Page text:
Interstate travel is the fast and sure method of going from one place to another; however, it is not necessarily the most scenic route. To view all of the wonders in this great land, one must avoid at all costs, these boring stretches of concrete ribbon. There are no “Bubba’s Reptile Farm” situated beside the interstate highways.

I am convinced that the interstate system was responsible for the idiom, “You’ve seen one, and you’ve seen them all.”  Mile after mile of nothing more exciting than huge signs with neon letters that read,  “SEE ROCK CITY” or STUCKEYS”, exit 10. In addition, travels on these expressways do much to increase animosity among family members. With conversation limited to: “Are you sure that you turned the coffee pot off?” and; “If you children don’t sit still and shut up, we’ll go back home:”  Is there any wonder that family break-ups are on the rise?

Enjoyable vacations are the ones that traverse the country by way of the Back Roads. You know, the ones where you circle the courthouse five times before you can exit, and chances are you still get on the wrong road and end up in the parking lot of the Fertilizer Plant. This in itself is not bad, simply because you can educate the children in the proper methods of fertilization while attempting to find your way to “Joe’s Flea Market: Things, Stuff and Junk.”

The sleepy towns with a few cars angle-parked on Main street and an array of straight chairs leaning against the store fronts on a wooden sidewalk are as much a part of Americana as “The World’s Largest Mall.” The towns that have yet to sport even a McDonalds or Wendy’s are nevertheless more exhilarating than the high-speed lanes of the interstate highways. It is here that you find the historical markers that announce the birthplace of the colonial governor of Arkansas or where General Jason P. Snodgrass was slain during the Civil War.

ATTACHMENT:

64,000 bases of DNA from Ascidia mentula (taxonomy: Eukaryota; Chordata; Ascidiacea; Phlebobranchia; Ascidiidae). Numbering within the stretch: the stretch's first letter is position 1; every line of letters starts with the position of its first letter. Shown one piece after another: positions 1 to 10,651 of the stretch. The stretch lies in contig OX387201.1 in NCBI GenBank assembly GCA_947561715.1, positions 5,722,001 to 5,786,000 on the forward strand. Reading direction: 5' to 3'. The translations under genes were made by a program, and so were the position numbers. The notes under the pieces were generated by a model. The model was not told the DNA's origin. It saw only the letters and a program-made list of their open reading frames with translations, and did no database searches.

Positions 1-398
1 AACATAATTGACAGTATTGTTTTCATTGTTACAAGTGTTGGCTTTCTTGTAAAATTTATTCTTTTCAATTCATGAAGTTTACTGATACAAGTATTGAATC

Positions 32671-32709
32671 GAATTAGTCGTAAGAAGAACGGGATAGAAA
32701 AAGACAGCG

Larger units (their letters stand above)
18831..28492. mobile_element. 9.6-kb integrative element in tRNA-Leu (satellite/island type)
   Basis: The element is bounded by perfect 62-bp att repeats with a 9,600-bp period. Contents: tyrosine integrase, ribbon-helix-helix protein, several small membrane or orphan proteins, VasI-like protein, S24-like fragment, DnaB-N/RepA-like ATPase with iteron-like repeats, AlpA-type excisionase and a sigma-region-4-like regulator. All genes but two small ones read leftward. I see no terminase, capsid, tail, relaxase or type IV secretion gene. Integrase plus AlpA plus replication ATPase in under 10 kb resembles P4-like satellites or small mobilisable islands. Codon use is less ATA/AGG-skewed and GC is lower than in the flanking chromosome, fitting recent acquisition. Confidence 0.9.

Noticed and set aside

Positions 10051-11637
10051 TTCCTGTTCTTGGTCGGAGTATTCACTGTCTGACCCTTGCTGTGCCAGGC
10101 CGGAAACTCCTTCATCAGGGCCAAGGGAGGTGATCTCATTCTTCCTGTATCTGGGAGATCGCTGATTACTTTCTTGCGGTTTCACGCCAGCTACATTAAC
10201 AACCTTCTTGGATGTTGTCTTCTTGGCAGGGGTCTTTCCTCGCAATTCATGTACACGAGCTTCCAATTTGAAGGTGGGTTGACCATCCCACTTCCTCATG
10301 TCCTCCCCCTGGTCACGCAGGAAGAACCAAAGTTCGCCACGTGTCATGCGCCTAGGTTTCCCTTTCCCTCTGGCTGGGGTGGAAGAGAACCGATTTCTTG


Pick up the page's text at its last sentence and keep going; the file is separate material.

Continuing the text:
Attractions of educational appeal are in abundance when “Back- Roading.” Where else can you find plots of land where “Funk’s Hybrid” corn seed is tested? Abandoned buildings with huge weed infested parking lots that once housed a thriving cotton mill. “The Pig & Whistle Drive Inn” with the now silent speaker posts anchored in rows that were the gathering place for countless teenagers consuming the famous “Burgers and Fries with large Coke – .69 cents.”

Individual one-room cottages with a neon sign that reads; “Stella’s Tourist Cabins, No Vacancy.”  Or “Arthur’s Used Auto Parts: If we don’t have it, you don’t need it.”

“B and G’s Filling Station” is another must on your trip through America’s heartland. It is here where your gasoline is pumped for you, your oil is checked, your windshield cleaned, your car is vacuumed of all the candy wrappers and spilled popcorn and the proper amount of air is put into your tires, all while you enjoy a soft drink from the ice box and a package of cheese crackers from the wire rack just above. A trip to the outside “PRIVY” in back, and you are on your way to another adventure.

A vacation of this type can and does offer enough “Show and Tell” material for an entire school year. Here one experiences firsthand the fabric that made this country great. The metal that forged uniqueness found only far from the endless stretches of highway called the Interstate.

By the way:  Be sure to have your picture taken with “Chief Redjaw” of the famous “True Arrow” Indian Tribe,” or alongside the “Stuffed Bear at “Red’s Burger Barn.”  It will  “ALL” be unforgettable, to say the least.